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Nvidia’s RTX Super Turing GPUs will have super-charged ray tracing chops

Just in time for a new wave of supportive ray tracing games, such as Cyberpunk 2077 and Watch Dogs: Legion

Nvidia RTX Super Turing graphics cards

Nvidia’s RTX Super Turing cards will come with a new level of ray tracing power at every price point because they’re all going to launch with more RT and Tensor cores. That’s something which hasn’t really been spoken about in the reactions to the leaks around the upcoming Nvidia refresh; the apparent response to AMD’s Navi-based Radeon RX 5700 XT and RX 5700 graphics cards.

The green team will reportedly be changing not just the memory capacity – and in some cases the memory speed – of the refreshed RTX Super cards, but it will also kit out the new pixel pushers with different GPU configurations too. That may take the form of either giving a card a more complete version of its existing chip, or in some cases they will apparently be nabbing the GPU from the tier above and cutting it down to fit.

Either way, when you chop and change the Turing graphics chip, you’re not just going to be getting more CUDA cores, and therefore a bit of a boost to the traditional rasterised rendering performance, you’re also getting more of that dedicated hybrid real-time ray tracing silicon sauce too. It’s baked directly into the Turing SM design, after all.

Igor Wallossek, from the good Tom’s Hardware (sass) has reported on the different variants of the new RTX Super cards, detailing the different core counts and GPUs of the new range of Turing cards. There’s some conflicting commentary between this and the original WCCFTech leak, mostly around the RTX 2080 Super card.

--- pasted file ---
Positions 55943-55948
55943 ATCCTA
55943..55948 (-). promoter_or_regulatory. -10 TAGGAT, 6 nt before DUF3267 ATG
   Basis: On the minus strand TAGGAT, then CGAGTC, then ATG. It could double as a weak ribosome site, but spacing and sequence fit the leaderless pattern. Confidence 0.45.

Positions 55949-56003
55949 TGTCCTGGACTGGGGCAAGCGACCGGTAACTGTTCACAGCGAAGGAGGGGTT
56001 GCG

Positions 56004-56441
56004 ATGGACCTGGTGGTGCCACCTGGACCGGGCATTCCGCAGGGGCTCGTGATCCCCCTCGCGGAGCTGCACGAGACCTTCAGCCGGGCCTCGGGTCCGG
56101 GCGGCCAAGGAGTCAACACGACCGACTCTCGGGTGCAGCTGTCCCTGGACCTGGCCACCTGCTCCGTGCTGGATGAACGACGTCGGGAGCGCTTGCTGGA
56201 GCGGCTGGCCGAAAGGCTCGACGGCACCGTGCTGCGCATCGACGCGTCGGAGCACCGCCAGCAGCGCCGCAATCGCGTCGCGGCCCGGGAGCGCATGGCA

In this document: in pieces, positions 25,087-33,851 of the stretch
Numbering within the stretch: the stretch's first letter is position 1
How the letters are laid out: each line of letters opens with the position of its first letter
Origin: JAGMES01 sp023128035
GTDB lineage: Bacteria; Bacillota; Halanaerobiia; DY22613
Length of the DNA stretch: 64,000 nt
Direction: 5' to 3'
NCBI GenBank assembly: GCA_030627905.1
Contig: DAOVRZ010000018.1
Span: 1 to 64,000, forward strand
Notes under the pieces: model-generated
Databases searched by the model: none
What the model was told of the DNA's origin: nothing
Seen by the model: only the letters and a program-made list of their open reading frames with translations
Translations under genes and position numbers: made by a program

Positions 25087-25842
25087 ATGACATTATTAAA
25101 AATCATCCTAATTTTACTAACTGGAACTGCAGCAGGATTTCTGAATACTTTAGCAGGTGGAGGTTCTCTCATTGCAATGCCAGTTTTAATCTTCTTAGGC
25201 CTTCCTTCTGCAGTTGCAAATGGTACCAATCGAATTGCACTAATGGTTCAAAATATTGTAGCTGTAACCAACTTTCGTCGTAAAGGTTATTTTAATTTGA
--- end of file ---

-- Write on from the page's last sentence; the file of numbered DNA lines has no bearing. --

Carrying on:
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Igor’s suggesting that the RTX 2080 Super will simply use the full-fat TU104 GPU, which will therefore give it the complete 48 SM package with 3,072 CUDA cores inside it. The previous rumour had claimed that card would get a modified version of the TU102 GPU the RTX 2080 Ti is currently sporting, and would also get 11GB GDDR6 memory into the bargain.

Though both sources are agreeing that the memory is going to be boosted to 16Gbps for the top-tier RTX 2080 Super card. This is Igor’s current speculation with my own extrapolated RT and Tensor Core counts:

Nvidia RTX and GTX Turing SM

RTX 2080 Super RTX 2080 RTX 2070 Super RTX 2070 RTX 2060 Super RTX 2060
GPU TU104 TU104 TU104 TU106 TU106 TU106
CUDA cores 3,072 2,944 2,560 2,304 2,176 1,920
Memory speed 16Gbps 14Gbps 14Gbps 14Gbps 14Gbps 14Gbps
RT cores 48 46 40 36 34 30
Tensor cores 384 368 320 288 272 240

However the final specs actually shake out the new RTX Super cards are going to find themselves with a greater level of ray tracing performance. Considering that we’re starting to see a bit of a groundswell of RTX compatible titles coming out of this year’s E3, with Watch Dogs: Legion and Cyberpunk 2077 not being the least of them, that’s surely going to be a welcome thing.

And that’s because ray tracing, via the Microsoft DirectX Raytracing (DXR) API, is mighty demanding on even the most powerful graphical hardware from Nvidia right now.

AMD ray tracing vision

For its part AMD isn’t going to be able to get in on this DXR love-in with the upcoming Navi GPUs… yet. It has confirmed next year, with the RDNA 2 architecture likely arriving with the big Navi 20 GPU, its cards will be capable of ‘select lighting effects’ for real-time ray tracing. That should mean hardware-based support for any DXR-based title, and therefore a shiny new seat at the ray traced gaming table for team Radeon.

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